Home' The Murray Pioneer : January 20th 2017 Contents POSITIVE GROWTH
With almost all Riverland wineries having
issued indicative prices by mid-January, the signs
for the region continue to be positive.
The $400 (minimum indicative) mark for pre-
ferred reds has been achieved. This is good news.
It’s a 19 per cent improvement for shiraz and 15
per cent for cab sauv over 2016 regional averages.
These are the indicatives growers suggested
back in September at the breakfast meetings.
Furthermore, $310 is the likely 2017 average for
chardonnay and that’s also an increase of approxi-
mately 5 per cent; not to be sneezed at.
Most other prices are considered fair, with sev-
eral wineries also breaking $400 for merlot!
This goes a long way to restoring industry con-
Putting growers’ indicative minimums out
there was very much a calculated risk. Seeing
them largely agreed to is an endorsement of the
collaborative working arrangements put in place
in this region between winemakers and growers
way back in 2010.
Riverland Wine executive officer Chris Byrne
said this week:
“ These prices reflect the market reality. It’s
been well and truly established now; there is a
shortage of bulk wine globally.
“ There’s no doubt that has been a significant
factor underlying the positive pricing announce-
ments. Riverland grapes are in demand. And
prices are returning to a point where growers
can look forward with renewed confidence; re-
investment back into vineyards can be planned
and some of the remedial maintenance work
that’s been necessarily deferred in recent years
can be carried out.
“Value will return to vineyard assets. Regional
wealth will improve measurably this year. Benefits
will be shared across the community.
“With margins pressed to the bone over the
last decade it’s been tough to be an on-goer
watching so much of the wealth being siphoned
off, beyond the reach of primary producers. Our
underlying emphasis on sustainable programs and
value-chain principles is beginning to resonate.
“ The region’s winegrowers and winemakers
will continue developing joint strategies in the
exciting areas of R&D to ensure we continue to
be competitive in every aspect of viticulture and
wine production. Trust will continue to grow and
FAB SCOUTS UPDATE
Soon after the hail storm of November
11, Riverland Wine approached the State
Government and offered to fund one full-time
equivalent Family and Business Scout (FaBS) for
up to six months to liaise between growers and
Many will recall the great work undertaken
by FaBS in response to the drought. The system
worked well and connected many who were ‘suf-
fering in silence’ to pick up the pieces and press
on. Minister Bignell welcomed the initiative and
matched the offer.
Riverland Wine identified several potential
‘Scouts’ from within the community and this
week the first induction session was convened at
Former FaBS mentor Judy Wilkinson, a broad-
acre farmer from the Mid North, spent several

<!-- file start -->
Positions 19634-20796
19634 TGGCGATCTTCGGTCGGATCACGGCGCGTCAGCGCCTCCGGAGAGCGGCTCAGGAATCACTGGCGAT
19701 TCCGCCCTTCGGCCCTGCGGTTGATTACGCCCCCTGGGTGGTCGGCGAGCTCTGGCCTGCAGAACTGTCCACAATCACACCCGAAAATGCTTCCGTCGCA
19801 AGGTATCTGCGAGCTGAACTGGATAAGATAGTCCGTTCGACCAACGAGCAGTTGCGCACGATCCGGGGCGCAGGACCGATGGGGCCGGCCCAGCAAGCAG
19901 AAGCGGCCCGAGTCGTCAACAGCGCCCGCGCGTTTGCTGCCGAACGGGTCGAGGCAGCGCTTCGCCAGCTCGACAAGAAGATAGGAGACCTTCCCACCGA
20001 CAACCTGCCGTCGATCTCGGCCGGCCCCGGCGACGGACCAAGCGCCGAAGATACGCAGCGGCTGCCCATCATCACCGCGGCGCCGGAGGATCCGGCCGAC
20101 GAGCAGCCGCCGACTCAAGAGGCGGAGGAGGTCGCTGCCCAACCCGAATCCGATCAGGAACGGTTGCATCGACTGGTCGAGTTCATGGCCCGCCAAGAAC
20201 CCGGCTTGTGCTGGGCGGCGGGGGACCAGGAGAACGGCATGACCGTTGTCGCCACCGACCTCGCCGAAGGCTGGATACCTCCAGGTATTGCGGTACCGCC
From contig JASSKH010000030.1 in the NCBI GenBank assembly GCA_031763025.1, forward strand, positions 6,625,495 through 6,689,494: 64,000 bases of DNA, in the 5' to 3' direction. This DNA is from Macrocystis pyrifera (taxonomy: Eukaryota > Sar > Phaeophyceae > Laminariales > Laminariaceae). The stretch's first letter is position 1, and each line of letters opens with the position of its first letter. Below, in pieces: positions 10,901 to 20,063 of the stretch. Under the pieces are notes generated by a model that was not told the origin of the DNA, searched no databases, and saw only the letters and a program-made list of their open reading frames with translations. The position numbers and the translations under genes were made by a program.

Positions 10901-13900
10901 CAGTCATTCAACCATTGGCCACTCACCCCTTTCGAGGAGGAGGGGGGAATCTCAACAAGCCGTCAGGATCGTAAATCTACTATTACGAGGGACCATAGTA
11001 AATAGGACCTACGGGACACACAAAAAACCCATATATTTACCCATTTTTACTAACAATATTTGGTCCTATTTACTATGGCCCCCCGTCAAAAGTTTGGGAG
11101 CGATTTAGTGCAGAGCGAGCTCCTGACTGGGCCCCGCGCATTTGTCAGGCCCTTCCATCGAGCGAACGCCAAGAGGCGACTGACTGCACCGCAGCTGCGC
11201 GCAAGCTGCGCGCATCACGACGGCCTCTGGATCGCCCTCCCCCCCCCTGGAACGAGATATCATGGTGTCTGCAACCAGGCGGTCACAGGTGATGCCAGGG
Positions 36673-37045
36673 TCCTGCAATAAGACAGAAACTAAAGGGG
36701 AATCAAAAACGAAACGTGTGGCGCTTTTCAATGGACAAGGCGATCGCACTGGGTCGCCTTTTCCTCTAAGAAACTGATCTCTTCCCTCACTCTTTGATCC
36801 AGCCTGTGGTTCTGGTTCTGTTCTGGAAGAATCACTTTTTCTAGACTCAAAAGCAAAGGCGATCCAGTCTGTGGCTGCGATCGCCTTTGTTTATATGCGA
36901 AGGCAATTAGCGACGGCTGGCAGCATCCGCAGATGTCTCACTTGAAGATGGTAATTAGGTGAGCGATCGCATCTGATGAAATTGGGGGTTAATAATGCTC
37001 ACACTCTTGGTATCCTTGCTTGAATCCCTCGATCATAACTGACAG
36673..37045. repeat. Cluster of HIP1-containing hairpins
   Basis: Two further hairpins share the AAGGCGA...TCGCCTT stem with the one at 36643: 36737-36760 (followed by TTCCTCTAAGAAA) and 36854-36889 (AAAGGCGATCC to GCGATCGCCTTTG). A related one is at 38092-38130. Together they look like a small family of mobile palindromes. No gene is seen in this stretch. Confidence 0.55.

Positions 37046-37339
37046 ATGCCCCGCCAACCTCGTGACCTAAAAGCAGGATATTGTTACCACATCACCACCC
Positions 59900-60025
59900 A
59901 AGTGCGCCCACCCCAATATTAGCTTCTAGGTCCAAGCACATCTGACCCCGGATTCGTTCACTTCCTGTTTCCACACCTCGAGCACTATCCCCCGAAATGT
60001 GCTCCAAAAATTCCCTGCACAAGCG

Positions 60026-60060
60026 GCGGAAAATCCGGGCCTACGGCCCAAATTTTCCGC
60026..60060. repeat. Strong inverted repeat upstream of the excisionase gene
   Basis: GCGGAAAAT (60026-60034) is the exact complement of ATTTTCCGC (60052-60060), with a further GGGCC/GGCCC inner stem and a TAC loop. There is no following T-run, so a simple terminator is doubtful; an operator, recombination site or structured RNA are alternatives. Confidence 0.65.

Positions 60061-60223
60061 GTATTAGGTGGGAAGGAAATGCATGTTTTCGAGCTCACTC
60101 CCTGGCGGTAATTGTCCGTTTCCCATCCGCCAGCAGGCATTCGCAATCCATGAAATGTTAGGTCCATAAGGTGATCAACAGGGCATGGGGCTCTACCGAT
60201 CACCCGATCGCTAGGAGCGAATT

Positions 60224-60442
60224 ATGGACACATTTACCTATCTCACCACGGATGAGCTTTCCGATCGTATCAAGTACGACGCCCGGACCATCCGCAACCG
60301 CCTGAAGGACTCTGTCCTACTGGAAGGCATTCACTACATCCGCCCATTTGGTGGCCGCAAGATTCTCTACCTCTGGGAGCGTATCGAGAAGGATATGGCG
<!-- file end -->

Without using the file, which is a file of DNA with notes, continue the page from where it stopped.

hours with the ‘interested’ new FaBS explaining
the nature of the Scouts role.
She described it as ‘the conduit’ between the
growers who’ve suffered losses but don’t know
which way to turn for support and agencies that
can assist in a multitude of ways.
Understanding which institutions can provide
guidance and support can be confusing and even
intimidating; not just financial support but wellbe-
ing in every sense. There’s nothing worse than
lying awake worrying and not knowing who to
approach; even just to talk through the worries.
Concerns about confidentiality are often an
It’s human nature to want to be successful.
When circumstances beyond anyone’s control,
like hailstorms, single out selected families for a
harsh lesson in farming risk, it’s common for some
to feel as if they have failed in some way.
The Scout’s role is a challenging one, but one
that Riverland Wine and PIRSA think is a vital part
of the recovery effort; not just for wine growers
but for all those whose livelihoods have been
impacted by the ‘once in a lifetime’ storm.
In the coming weeks, further training and
preparation will be undertaken and then the
Scouts will be made known.
It’s likely that their real work will begin as
soon as the income streams that would normally
enable budgets to balance run dry. For some this
will be very soon. For winegrowers it’s likely to be
later in the year but whatever the case, the Scouts
will be ready.
Thankfully many of the damaged trees and
vines are well into recovery. This can give the
impression that all’s well when in fact the impact
on families and businesses is just beginning to
emerge. Don’t wait for the Scouts; take the time
to ask RUOK and listen actively. Sometimes, that’s
all it takes to encourage a friend or neighbour to
LOXTON RESEARCH CENTRE
A community market will be held as part of the
opening celebrations of the $7.5 million Loxton
Research Centre redevelopment, on Friday,
The free event, commencing at 4pm, will be
held in the walnut grove and lawn area.
The market will include wine and food stalls
and activities for children.
Forming part of the $265 million South
Australian River Murray Sustainability (SARMS)
Program, funded by the Federal Government,